Dino camouflage hints at forest home
Recent research has found dinosaurs may have cooed instead of roared, and the infamous Tyrannosaurus Rex may have been even bigger than we imagine. Now, using a particularly well-preserved fossil with hints of skin pigmentation intact, researchers at the University of Bristol have managed to produce what they call "the most scientifically accurate life-size model of a dinosaur," and used it to infer the creature's likely habitat.
An ancestor of Triceratops, the Psittacosaurus was a herbivore about the size of a labrador, which lived in Asia about 120 million years ago. The Senckenberg Museum in Frankfurt, Germany, is home to one of the best preserved Psittacosaurus fossils in the world, which still contains segments of skin, complete with what University of Bristol's Jakob Vinther realized were structures that would have carried melanin pigments. He was then able to map out the creature's skin pattern and found that it reflected a type of camouflage commonly used by animals today.
"The fossil … preserves clear countershading, which has been shown to function by counter-illuminating shadows on a body, thus making an animal appear optically flat to the eye of the beholder," says Vinther.
Out in the wild, animals and objects will usually be lit from above by the sun, resulting in them appearing lighter on top and darker underneath, which makes them appear solid and easy to spot. But animals with a countershading pattern invert this to avoid predators, being generally darker on their upper body with a lighter colored belly, which better hides them from view.
To test how well a countershaded Psittacosaurus could hide and determine what kind of habitat it may have lived in, the researchers built a physical 3D model of the Psittacosaurus using the Senckenberg specimen as a base. They measured its bones and noted the pigmentation, and collaborated with palaeontologists to determine its muscle structure. Bob Nicholls, an artist who specializes in recreating anatomically-correct drawings and models of extinct animals, came on board to help build the Psittacosaurus as accurately as possible.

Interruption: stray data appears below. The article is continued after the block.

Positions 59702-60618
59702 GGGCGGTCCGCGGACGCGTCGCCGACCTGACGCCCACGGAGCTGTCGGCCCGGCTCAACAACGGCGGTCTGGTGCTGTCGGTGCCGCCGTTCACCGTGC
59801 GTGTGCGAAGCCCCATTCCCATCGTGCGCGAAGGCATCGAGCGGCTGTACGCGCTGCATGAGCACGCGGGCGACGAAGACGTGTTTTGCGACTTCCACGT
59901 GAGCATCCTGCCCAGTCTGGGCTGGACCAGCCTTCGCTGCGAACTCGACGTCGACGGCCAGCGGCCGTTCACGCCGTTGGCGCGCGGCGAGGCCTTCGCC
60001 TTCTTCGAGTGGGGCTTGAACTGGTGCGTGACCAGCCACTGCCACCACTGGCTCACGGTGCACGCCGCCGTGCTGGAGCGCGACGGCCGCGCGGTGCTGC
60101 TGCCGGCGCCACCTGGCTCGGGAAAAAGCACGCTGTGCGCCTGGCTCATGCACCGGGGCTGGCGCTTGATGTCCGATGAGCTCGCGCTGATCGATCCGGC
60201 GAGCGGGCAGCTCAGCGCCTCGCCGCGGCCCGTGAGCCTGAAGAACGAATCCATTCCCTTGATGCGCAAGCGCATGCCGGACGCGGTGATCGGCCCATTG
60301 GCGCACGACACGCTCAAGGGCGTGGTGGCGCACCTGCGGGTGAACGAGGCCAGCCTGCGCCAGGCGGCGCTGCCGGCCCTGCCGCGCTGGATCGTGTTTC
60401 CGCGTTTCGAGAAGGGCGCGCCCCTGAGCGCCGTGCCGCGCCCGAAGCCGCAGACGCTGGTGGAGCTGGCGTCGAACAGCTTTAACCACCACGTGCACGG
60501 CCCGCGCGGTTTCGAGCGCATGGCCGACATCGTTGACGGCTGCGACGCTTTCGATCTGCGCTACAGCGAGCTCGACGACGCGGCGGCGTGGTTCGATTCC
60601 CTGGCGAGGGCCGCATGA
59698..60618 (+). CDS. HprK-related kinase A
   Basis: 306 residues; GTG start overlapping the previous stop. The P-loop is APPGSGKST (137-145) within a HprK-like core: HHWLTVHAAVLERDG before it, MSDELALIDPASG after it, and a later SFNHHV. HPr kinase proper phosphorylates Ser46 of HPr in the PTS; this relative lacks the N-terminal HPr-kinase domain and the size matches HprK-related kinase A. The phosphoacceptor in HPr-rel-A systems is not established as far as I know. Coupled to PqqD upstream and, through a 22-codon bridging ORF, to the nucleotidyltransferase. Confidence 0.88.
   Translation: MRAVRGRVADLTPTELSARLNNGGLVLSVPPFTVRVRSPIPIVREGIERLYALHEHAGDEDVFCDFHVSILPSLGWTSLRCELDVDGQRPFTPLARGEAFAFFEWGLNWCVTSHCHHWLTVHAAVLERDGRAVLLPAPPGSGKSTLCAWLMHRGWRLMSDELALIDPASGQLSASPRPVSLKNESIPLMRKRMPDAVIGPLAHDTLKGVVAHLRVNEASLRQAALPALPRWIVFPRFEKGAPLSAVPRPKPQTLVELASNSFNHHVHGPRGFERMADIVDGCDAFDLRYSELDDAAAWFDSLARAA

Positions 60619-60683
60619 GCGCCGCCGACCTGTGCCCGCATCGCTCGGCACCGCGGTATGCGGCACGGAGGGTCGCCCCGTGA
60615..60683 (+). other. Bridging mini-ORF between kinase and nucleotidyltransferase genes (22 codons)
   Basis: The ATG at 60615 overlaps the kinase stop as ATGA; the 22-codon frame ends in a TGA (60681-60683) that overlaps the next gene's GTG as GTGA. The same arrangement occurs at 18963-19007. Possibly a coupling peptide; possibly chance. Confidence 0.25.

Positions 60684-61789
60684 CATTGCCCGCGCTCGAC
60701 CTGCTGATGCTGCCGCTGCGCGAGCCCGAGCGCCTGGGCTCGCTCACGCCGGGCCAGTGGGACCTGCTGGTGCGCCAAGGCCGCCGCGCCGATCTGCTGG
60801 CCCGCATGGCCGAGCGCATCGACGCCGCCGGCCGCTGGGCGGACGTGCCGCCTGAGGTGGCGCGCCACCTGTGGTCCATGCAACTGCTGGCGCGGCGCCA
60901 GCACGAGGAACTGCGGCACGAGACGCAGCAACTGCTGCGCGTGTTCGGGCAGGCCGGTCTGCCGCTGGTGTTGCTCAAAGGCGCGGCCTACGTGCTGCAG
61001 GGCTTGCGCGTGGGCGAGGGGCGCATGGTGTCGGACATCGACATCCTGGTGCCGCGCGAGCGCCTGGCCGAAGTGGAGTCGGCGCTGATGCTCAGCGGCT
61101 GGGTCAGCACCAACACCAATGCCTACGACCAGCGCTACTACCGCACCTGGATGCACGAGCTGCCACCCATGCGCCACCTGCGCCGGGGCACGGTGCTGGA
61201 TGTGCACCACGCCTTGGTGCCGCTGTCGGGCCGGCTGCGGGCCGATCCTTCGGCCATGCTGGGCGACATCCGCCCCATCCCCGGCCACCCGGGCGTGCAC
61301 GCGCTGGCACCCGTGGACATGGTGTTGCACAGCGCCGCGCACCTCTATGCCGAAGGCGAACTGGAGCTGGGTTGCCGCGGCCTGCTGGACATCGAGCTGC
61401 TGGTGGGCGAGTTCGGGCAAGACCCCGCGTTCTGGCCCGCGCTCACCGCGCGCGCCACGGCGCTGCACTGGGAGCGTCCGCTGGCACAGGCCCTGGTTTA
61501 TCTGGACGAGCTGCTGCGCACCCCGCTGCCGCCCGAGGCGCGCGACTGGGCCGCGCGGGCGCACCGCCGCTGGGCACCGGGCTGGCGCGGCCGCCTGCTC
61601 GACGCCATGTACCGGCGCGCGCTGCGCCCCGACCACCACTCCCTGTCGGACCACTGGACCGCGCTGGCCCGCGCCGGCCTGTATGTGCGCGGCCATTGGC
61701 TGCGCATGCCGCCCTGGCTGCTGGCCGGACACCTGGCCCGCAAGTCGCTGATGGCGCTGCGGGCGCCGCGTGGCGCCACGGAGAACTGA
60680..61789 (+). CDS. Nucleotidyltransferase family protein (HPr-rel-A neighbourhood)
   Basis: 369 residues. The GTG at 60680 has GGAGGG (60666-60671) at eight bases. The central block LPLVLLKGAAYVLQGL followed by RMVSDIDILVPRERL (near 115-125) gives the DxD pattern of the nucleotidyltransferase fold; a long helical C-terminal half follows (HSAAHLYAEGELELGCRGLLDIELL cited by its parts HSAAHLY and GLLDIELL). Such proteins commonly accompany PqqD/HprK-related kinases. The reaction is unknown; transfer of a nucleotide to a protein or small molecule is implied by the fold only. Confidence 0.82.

"Our Psittacosaurus was reconstructed from the inside-out," says Nicholls. "There are thousands of scales, all different shapes and sizes, and many of them are only partially pigmented. It was a painstaking process but we now have the best suggestion as to what this dinosaur really looked like."
The team then took the completed model out into the field to test its hide 'n' seek skills, along with a second version that was painted a solid gray color, to study how the shadows fell across it. Photographed under trees in the Bristol Botanic Garden, the Psittacosaurus seemed particularly well-suited to a world of diffuse lighting, like that filtering down through a canopy of trees.
"By reconstructing a life-size 3D model, we were able to not only see how the patterns of shading changed over the body, but also that it matched the sort of camouflage which would work best in a forested environment," says Innes Cuthill, co-author of the study.
"This demonstrates that fossil color patterns can provide not only a better picture of what extinct animals looked like, but they can also give new clues about extinct ecologies and habitats," confirms Vinther. "We were amazed to see how well these color patterns actually worked to camouflage this little dinosaur."
The research was published in the journal Current Biology. The team demonstrate the project in the video below.
Source: University of Bristol